Tipultech logo

Results

Guy Doron

Analysis was performed using SPSS 12.0. To increase normality, square-root transformations of the Padua-Inventory total and subscales and the BDI total scores were undertaken. Preliminary screening led to the discovery of 5 cases of missing data, in which the participants did not complete all relevant questionnaires. For these cases relevant questionnaire item scores were replaced by the mean item score for that group. Homogeneity of regression was acceptable for all analyses except the relationship between OBQ importance of thoughts subscale and BDI and therefore this ANCOVA was not performed.

ANOVAs with Bonferroni adjustment for multiple comparisons were run on OC symptoms, depression symptoms and total and specific OC-related beliefs, as a function of group (see Table 15). As expected, the OCD group showed the highest level of overall OC symptoms followed by the anxiety control group (AD) and community control group. No group differences were found between the OCD and the AD control group in total OC related cognitions, but both groups showed higher levels of dysfunctional cognitions than the community group. OBQ importance/control of thoughts was the only belief to be uniquely associated with OCD relative to the AD and community group. No group differences were found between the OCD and the AD control group in depression scores.

Table 15. Summary of ANOVA indicating means (SE), and F-statistics for differences between diagnostic groups in OC symptoms, OC related cognitions and depression scores.

Means (Group)
Variable 1.OCD
(n=30)
2.Anx
(n=20)
3.Comm
(n=32)
F statistic Pairwise
comparisons
PI-R 46.50 (3.38) 26.45 (4.14) 12.94 (3.27) 28.00*** 1>2>3
OBQT 194.70 (9.29) 167.05 (11.38) 121.50 (8.99) 15.791*** 1,2>3
OBQOE 74.57 (3.53) 66.35 (4.32) 46.22 (3.42) 17.481*** 1,2>3
OBQPR 74.47 (4.02) 68.05 (4.92) 52.59 (3.89) 8.006*** 1,2>3
OBQIT 45.67 (2.97) 32.65 (3.64) 22.69 (2.88) 15.483*** 1>2>3
BDI 19.20 (1.87) 19.60 (2.29) 5.03 (1.81) 24.899*** 1,2>3

Note: * p<.05; ** p<.01; *** p<.001; OCD=Obsessive compulsive groups; Anx=Anxiety disorder control group; Comm=Community control group; PI-R= Padua Inventory Revised; OBQT = Revised Obsessive Beliefs Questionnaire total score; OBQOE=Threat/resp= overinflated threat/responsibility OBQ subscale; OBQPR =perfectionism /uncertainty OBQ subscale; OBQIT=importance of/need to control thoughts OBQ subscale ; BDI=Beck Depression Inventory total score. F statistics and pairwise comparisons were calculated on the basis of transformed scores.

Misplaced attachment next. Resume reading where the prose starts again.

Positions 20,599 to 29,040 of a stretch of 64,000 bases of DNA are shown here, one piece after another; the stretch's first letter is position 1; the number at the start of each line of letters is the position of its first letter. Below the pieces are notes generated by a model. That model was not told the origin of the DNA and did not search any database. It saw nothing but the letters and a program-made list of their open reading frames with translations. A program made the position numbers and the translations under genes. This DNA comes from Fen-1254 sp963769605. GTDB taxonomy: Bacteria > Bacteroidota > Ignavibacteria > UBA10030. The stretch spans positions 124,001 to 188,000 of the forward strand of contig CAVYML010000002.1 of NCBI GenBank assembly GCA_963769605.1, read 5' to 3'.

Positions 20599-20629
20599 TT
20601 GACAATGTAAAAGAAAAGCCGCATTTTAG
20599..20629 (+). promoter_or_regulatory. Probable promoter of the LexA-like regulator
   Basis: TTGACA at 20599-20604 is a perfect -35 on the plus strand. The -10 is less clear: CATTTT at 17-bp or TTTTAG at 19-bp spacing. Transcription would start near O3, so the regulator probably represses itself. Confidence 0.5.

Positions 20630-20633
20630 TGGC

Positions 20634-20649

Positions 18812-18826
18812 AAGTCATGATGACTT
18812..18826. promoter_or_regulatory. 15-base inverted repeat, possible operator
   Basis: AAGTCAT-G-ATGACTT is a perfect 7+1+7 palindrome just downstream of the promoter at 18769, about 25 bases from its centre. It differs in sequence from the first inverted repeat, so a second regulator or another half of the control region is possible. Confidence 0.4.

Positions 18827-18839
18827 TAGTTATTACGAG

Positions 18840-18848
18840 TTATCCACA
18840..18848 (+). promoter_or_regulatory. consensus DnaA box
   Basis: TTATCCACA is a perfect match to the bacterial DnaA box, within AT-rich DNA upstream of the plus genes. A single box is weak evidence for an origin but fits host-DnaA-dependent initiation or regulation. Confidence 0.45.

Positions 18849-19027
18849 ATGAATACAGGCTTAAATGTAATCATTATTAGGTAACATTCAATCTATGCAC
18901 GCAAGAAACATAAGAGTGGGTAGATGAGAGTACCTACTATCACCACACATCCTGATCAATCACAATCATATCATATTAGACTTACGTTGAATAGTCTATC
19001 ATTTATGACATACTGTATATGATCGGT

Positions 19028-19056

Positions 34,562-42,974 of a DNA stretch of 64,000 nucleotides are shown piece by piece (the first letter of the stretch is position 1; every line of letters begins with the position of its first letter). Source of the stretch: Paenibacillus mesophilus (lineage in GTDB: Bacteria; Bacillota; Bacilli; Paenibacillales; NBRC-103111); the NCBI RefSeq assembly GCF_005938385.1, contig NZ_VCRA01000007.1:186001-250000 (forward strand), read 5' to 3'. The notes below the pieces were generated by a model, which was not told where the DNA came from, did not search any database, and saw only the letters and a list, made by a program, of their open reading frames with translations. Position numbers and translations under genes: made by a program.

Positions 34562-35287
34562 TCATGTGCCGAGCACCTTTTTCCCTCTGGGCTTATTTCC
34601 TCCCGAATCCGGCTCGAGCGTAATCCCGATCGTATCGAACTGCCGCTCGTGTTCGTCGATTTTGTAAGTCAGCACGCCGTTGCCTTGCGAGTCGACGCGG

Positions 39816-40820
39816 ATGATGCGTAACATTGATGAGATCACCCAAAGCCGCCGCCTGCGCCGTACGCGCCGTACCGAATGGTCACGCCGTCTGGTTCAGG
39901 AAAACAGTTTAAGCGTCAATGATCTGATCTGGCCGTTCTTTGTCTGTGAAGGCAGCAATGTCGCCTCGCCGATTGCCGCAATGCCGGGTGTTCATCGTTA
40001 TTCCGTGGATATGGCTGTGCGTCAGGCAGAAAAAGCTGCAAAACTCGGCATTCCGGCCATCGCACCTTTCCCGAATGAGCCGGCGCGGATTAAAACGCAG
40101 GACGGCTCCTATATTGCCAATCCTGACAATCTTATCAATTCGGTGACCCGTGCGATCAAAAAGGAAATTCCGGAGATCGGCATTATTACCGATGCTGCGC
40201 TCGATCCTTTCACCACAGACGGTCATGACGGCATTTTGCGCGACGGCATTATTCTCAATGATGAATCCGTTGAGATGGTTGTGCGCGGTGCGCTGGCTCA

Attachment representation and OCD

In order to explore the relationship between IWMs of self and IWMs of others, OC symptoms and cognitions within the OCD group, Spearman's Rho correlation analyses were undertaken. Spearman's Rho is a rank order correlation coefficient with a property that has the advantage of attenuating the effect of outliers and skewed distributions, particularly when using small samples. Furthermore, due to the small size of this sample, effect sizes (rather than significant levels) of the correlations were examined.

As expected (see Table 16), small to medium effect size correlations were found between attachment representation and overall OC cognitions (.31< Spearman's p<.48). Somewhat smaller effect size correlations (.21< Spearman's p<.28) were found between attachment representation and total OC symptoms.

Also as predicted, the overall relationship between IWMs of self and specific OC beliefs (.28< Spearman's p<.46) was greater in magnitude than IWMs of others (.18< Spearman's p<.21) and OC beliefs. Of the OC symptoms dimensions, all but checking symptoms showed small to moderate effect sizes with attachment representation. Unexpectedly, the relationship between IWMs of self and others and OC symptoms was of a smaller magnitude than between attachment representation and OC cognitions.

Table 16. Spearman's Rho correlations between attachment dimensions and OCD symptoms
and beliefs in the OCD group (N=30)

Internal working model
of self
Internal working model
of other
PI-R
Total .21 .28
Checking compulsions .04 -.02
Contamination obsessions .29 .35
Obsessional thoughts .26 .24
Obsessional impulses .21 .44
OBQ
Total .49 .31
Overinflated threat / responsibility .46 .21
Perfectionism / uncertainty .53 .22
Importance of / need to control thoughts .28 .18

Note. PI-R= Padua Inventory Revised; PI-R = Padua Inventory-Revised;

To test the hypothesis that the OCD group would show more negative IWMs of self and IWMs of others than both control groups, two ANOVAs with planned simple contrast analyses (with OCD group as the comparison group) were conducted with group membership as the independent variable and IWMs of self and IWMs of other as the dependent variable (See Table 17). The results indicated that the OCD group showed more negative scores on IWMs of self and IWMs of others than the community control group. However, while the OCD group showed more negative IWMs of self then the anxiety control groups, IWMs of others did not show this effect. Furthermore, ANCOVAs indicated that the OCD group showed more negative IWMs of self when controlling for depression and OC-related cognitions.

Table 17. Summary of ANOVA/ANCOVA indicating means (SE), and F-statistics